About Me

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A man of many words. Profane, profound, loyal to a fault and a right rat bastard. I love the finer things in life: expensive cigars, cheap women and all the salted, cured meats I can eat. A friend to dogs, lover of humanity and despiser of people. If I were King the world would be a better place, because, well...I would be King! Oh, and I like ice cream.

Monday, July 28, 2014

No Fun and Games.

This was tough. I took no photos of the exhibits inside. Not because they were prohibited, but because they were so graphic. As the only American in our group I felt many eyes may have been looking at me, some sympathetically, some accusingly. I was not proud of what we did here. I never served in Viet  Nam, but at that time I fully expected to. And I would have been committed to the task. But again I ask, "please, someone, tell me what the point was!" Communism is/was an alternative economic theory. It was never a threat to us, most particularly in Southeast Asia. Why oh why do we allow our leaders to bullshit us into these things?!

The hour we had for this museum visit was too short. It was also too long.


The tools of our war.


Sunday, July 27, 2014

Wait! Wait!

Could it be? Why yes, I believe it be! UNESCO World Heritage site #103.

My Son (pronounced "Mee Sohn"). Between the fourth and thirteenth centuries a unique culture which owed its spiritual origins to Indian Hinduism developed on the coast of contemporary Vietnam. This is graphically illustrated by the remains of a series of impressive tower-temples located in a beautiful site that was the religious and political capital of the Champa Kingdom for most of its existence.







In the foreground a couple bomb craters from our war here. Much of My Son was destroyed in the fighting which occurred in 1968.
Currently there is only photo-bombing.

Then I saw some Jeeps left behind from the war. They are prized by many Vietnamese. This particular one belonged to a tourism company and was pimped out.
These: 
Were owned by the My Son site organization and were more or less original.

Then fellow traveller Arjen got his ears cleaned out by the same guy who cut my hair yesterday.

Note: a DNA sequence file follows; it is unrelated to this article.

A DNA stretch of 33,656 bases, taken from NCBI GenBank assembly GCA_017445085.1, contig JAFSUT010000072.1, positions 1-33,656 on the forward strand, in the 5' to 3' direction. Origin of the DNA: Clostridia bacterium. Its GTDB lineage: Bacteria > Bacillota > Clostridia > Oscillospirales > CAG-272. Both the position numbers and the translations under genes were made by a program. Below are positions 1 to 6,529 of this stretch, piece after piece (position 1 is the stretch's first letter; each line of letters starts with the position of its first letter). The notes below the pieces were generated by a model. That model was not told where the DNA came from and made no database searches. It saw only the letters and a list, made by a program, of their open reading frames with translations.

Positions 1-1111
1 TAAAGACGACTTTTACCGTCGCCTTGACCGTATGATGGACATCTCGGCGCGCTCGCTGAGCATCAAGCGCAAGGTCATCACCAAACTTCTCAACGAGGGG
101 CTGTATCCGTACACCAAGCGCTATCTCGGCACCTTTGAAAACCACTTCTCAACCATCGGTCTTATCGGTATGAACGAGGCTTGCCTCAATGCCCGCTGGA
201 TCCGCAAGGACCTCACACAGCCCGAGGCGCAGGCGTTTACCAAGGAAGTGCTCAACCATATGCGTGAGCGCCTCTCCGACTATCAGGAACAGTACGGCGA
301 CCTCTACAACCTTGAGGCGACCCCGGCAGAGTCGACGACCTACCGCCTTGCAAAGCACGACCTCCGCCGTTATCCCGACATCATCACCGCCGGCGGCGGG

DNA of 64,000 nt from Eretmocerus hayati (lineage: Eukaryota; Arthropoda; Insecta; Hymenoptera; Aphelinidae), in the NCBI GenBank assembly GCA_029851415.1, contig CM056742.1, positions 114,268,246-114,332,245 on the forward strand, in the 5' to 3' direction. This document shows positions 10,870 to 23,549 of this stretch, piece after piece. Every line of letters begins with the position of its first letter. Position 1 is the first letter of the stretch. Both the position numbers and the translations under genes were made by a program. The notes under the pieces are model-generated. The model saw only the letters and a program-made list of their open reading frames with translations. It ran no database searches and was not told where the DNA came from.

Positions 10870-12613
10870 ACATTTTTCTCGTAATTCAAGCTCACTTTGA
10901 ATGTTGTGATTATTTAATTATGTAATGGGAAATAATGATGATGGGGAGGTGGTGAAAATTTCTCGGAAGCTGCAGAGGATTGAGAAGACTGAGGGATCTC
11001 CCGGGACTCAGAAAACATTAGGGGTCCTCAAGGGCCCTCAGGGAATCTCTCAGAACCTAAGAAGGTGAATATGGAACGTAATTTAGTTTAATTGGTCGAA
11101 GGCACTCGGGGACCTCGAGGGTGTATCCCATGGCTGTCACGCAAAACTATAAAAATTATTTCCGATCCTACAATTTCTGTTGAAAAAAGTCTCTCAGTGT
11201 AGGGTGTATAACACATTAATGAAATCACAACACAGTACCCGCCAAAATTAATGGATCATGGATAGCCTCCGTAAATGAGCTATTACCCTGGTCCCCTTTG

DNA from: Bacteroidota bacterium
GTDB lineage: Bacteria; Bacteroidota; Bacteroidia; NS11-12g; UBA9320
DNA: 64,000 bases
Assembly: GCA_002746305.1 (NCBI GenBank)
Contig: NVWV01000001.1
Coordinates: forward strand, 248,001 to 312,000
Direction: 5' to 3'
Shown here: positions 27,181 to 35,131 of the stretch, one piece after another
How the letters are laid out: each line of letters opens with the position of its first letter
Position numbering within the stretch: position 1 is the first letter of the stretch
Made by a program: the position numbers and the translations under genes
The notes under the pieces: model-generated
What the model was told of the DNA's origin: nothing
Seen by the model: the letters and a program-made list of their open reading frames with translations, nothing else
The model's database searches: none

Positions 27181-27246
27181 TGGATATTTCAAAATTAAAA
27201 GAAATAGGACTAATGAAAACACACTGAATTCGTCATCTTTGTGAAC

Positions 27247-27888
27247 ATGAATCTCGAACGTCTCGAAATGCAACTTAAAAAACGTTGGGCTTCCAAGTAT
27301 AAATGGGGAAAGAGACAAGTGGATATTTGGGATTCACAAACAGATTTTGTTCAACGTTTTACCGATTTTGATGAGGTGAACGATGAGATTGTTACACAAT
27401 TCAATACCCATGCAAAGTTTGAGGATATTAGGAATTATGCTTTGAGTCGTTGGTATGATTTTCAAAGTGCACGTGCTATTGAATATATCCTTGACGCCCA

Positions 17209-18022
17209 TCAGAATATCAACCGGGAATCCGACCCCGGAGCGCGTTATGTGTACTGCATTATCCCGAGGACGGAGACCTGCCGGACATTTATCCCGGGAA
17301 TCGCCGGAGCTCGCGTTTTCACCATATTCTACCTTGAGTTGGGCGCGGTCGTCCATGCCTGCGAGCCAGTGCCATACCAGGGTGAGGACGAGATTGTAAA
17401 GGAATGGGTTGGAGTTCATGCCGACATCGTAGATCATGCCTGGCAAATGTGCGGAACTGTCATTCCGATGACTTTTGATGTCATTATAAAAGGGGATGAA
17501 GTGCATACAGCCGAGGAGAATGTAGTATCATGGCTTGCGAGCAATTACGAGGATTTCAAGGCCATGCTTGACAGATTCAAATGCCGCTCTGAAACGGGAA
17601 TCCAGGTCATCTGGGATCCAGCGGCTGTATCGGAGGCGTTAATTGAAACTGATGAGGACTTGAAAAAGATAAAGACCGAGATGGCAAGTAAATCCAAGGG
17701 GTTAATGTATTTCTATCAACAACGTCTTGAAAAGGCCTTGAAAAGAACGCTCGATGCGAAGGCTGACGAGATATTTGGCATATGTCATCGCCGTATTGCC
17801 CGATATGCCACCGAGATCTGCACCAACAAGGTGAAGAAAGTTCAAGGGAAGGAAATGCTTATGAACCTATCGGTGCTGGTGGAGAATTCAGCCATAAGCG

To sum up, seven UNESCO World Heritage sites within a thirty day pass through Southeast Asia. Not a bad month!

Saturday, July 26, 2014

Hue to Hoi An

We boarded our private bus, shades in place for the four hour ride to Hoi An. Minutes later we nearly ate the rear of a dump truck. Our guide went flying, but suffered injury only to his dignity.
Coastal Viet Nam.
Commercial oyster farm.
Fishing village.
Dragon bridge, Da Nang.
China Beach, which the locals call Da Nang Beach, on account of it being in Da Nang and not China.
Da Nang Beach, formerly known as China Beach.
Temple in Hoi An. A UNESCO World Heritage site (#103)

Japan Bridge. Had something to do with two monkeys and two dogs. I don't know.
People were having wedding photos taken all over the place. Just like in the western world the bride's looked fabulous, the grooms like afterthoughts.
Our digs for the next two nights. Phu Thinh Inn. It'll do.
On a whim I got a little trim. This guy was great. He cleaned my ears like he was a surgeon going in for a cochlear implant. He straight-razored my forehead, ears, cheeks, even my eyelids! I was praying not to develop any sudden tics.







Apparently I'm, well, you know...


In a somewhat similar vein, I think this is borderline genius:

Friday, July 25, 2014

Open Flames and Bicycles, a Winning Combination!

I'm reminded of Egon Spengler in "Ghostbusters" with the unlicensed nuclear accelerator strapped on his back.

Hue: Day 2

Spent the day visiting various temples, tombs, a nunnery (very good veg lunch!) and cruising on motorbikes and dragon boats.

We swung by this duck farm, where along with this:
I located the origins of this year's Asian Bird Flu epidemic.
This was the bridge, built in 1776, to a little village where:
I got my fortune read. Although I couldn't understand most of what she said I picked up that I would marry again (a 43 year-old with two kids. OK, it happens.), I would live to the age of 87 and somehow or other I would have grandchildren. I'm thinking the odds of all that coming true have to be astronomical. But, hey, you never know!
Then we visited the tomb of To Duc, a nineteenth century emperor. This complex, along with several others are part of the UNESCO World Heritage site of Hue.


Pickin' zits, a universal youth activity.


After lunch at a Buddhist convent we cruised the Perfume River, stopping at a pagoda which is part of the UNESCO site.

Alongside the pagoda area was an enormous cemetery. Many of those buried here were victims of our Vietnamese war.
Looking forward to dinner tonight. Tomorrow it's on to Hoi An.

Thursday, July 24, 2014

Citadel of Hue: Hell in a Very Small Place

The Citadel of Hue was the stronghold of the Nguyen Dynasty long before the US became involved in Viet Nam. Although the Communist government initially wanted nothing to do with it after their takeover it was later recognized as an important place in history and is being restored.



Of course most Americans know Hue from the Tet Offensive in 1968. Although the US was militarily successful in defeating the offensive the shocking effect of it began to seriously turn the tide of support against the war. The guerrilla is never required to win on the battlefield. His success comes in defeating the will of his enemy.

It is a beautiful area.

What was once a place of death has become a place of respite.